SAN ANTONIO - A day after convening in the Alamo City, it was time to get to work.
The West squad practiced twice for a total of four hours and 15 minutes as they officially began preparation for this Saturday's U.S. Army All-American Bowl.
A number of players were noticeably working off some rust. But it became apparent early on that West head coach Bill Redell has a plethora of playmakers at his disposal, on both sides of the ball.
"The speed of the practice was amazing," said four-star cornerback Cliff Harris, who hails from Fresno (Calif.) Edison. "You are going up against future NFL players. It doesn't get any better than this.
"You have to show your best on every play because if you decide to take a play off, that's when you are going to get embarrassed."
Harris made the first big play of the day by intercepting an Allan Bridgford pass during 11-on-11 work. He picked off another Bridgford pass during 7-on-7s.
"Harris has the quickest feet out here," said Rivals.com recruiting analyst Barry Every. "And he has unbelievable instincts. He has the natural instinct to know where the ball is, even when his back is turned."
Harris has lined up his first official visit with Oregon for the weekend of January 9th. The Ducks are currently the leader for his signature.
While Harris was dominant much of the day, he met his match in wide receiver Rueben Randle. Despite being hobbled by a hamstring injury, Randle showed why he is the No. 1 ranked prospect on Rivals.com.
"Man. Rueben is big, physical and he is smooth with his routes," Harris said. "He was the only one that caught a touchdown on me today."
At running back, Christine Michael separated himself as the day's top performer. The Texas A&M commit showed an impressive burst and also ran with power.
"Right before we went to lunch, Patrick Hall was blitzing and Christian ran into him like I've never seen a running back hit a safety before," defensive tackle Chris Davenport said. "That Christian is legit. That is about all I can say about him."
St. Louis (Mo.) Gateway athlete Sheldon Richardson was originally slated to play tight end this week, but he traded in his offensive jersey and lined up on the defensive line. The 6-foot-4, 270-pounder also got a chance to field some kickoffs.
"Richardson is a physical phenomenon. I'm not so sure he couldn't play linebacker at 270-pounds right now," Every commented.
HOWELL RECEIVES SCARE
During a one-on-one drill in the afternoon, defensive tackle Calvin Howell injured his knee after 6-foot-7.5, 350-pound offensive tackle D.J. Fluker blocked him into a portable water dispenser.
Howell was clearly in a lot of pain before being carted off the field by the medical team. He went to the hospital, where the injury was categorized as a deep bruise knee contusion.
Howell will be limited in practice Tuesday. He will gradually increase his participation in practice throughout the week and is expected to play in the game on Saturday.
"That water [dispenser] was just too close to the drill," said Davenport. "When that D.J. Fluker locks on to you, you are going to go for a ride."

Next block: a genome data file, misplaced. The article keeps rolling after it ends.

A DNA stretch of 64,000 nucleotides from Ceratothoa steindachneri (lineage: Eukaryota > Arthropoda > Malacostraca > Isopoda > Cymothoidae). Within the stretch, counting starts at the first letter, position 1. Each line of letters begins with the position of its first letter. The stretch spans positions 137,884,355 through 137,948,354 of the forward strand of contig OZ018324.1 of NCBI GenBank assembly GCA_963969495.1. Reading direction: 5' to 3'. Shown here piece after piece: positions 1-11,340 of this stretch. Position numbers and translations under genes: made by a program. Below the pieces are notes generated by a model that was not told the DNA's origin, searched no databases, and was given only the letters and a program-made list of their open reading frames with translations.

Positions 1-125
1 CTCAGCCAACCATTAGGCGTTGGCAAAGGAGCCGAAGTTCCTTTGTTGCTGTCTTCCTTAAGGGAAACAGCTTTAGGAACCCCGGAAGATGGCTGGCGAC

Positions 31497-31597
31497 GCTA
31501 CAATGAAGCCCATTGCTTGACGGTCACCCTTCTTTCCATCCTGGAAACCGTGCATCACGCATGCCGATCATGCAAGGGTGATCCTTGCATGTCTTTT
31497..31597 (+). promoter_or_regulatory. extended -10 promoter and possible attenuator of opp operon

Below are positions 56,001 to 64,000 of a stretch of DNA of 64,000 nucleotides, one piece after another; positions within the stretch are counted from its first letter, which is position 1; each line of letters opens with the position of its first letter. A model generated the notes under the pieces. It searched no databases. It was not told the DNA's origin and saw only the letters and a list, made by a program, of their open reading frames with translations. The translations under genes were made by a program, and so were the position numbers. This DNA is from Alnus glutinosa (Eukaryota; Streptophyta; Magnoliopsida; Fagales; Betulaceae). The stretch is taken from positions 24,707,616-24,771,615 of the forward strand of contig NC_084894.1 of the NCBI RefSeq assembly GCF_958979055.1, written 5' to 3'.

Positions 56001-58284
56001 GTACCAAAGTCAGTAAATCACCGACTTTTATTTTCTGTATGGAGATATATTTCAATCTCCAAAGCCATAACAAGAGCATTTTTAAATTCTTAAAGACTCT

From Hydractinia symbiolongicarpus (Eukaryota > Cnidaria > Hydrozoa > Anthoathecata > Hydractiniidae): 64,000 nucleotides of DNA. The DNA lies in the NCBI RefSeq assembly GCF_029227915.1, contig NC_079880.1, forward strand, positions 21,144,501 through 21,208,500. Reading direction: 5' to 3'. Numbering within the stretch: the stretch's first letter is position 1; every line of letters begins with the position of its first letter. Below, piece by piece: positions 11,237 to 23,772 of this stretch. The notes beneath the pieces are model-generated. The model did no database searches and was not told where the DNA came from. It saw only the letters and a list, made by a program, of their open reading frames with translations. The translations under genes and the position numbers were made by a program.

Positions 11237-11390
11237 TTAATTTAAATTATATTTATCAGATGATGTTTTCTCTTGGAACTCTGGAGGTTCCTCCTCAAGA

Fluker also received a scare during the morning practice when he went down clutching his leg. He walked off on his own power and returned to practice as a full participant.
Howell was the most charismatic and vocal member of the west squad before suffering the injury. The only player from San Antonio, Howell was the first to practice.
DEFENSE AHEAD OF THE OFFENSE
As should be expected, the defense was clearly ahead of the offense during the first day of practices. But by Saturday, Davenport believes the offense will have the edge.
"They have so many rules and stipulations that limit what we can do on defense," the five-star defensive tackle explained. "We can't blitz and we can only play cover zero, unless it's third down and then we play cover three. And the offensive linemen can cut you at any time. This is really [tailored] to be more of an offensive game."
A number of offensive players complained about the slickness of the footballs, which are brand new. Quarterback A.J. McCarron commented that they are hard to grip.
"A.J. doesn't look right now like he did at the Alabama-Mississippi All-Star game and I think it's because of the balls," said Barry Avery. "They are too slippery for him."
Kicker Chris Boswell added that the new balls don't have the same type of "pop".
Deandre Coleman will play right offensive tackle in the U.S. Army All-American Bowl. But he is expected to play defensive end in Cal's 3-4 defensive scheme.
Linebacker Vontaze Burfict had the hit of the day on running back Cierre Wood. During every 11-on-11 rep, Burfict seemed to find someone to hit. Burfict wore a blue wristband that read "I own the guy guarding me". It was given to him by his brother who plays at Akron.
Ronnie Wingo Jr. is practicing at tight end. He looked fluid running his routes. The St. Louis (Mo.) University product rushed for more than 400 yards in one game as a senior.
Chris Davenport wrote "Buck I luv you" on one of his shoes and "RIP Buck" on the other, in memory of his Godfather, who he lost earlier this year.
After playing defensive back in the Hawaii Classic, Adam Hall will play wide receiver in the US Army All-American Bowl. The Tucson (Ariz.) Palo Verde Magnet standout said he would prefer to play on the offensive side of the ball in college.
The west team will practice again twice on Tuesday between 10 am and 3 pm (CST).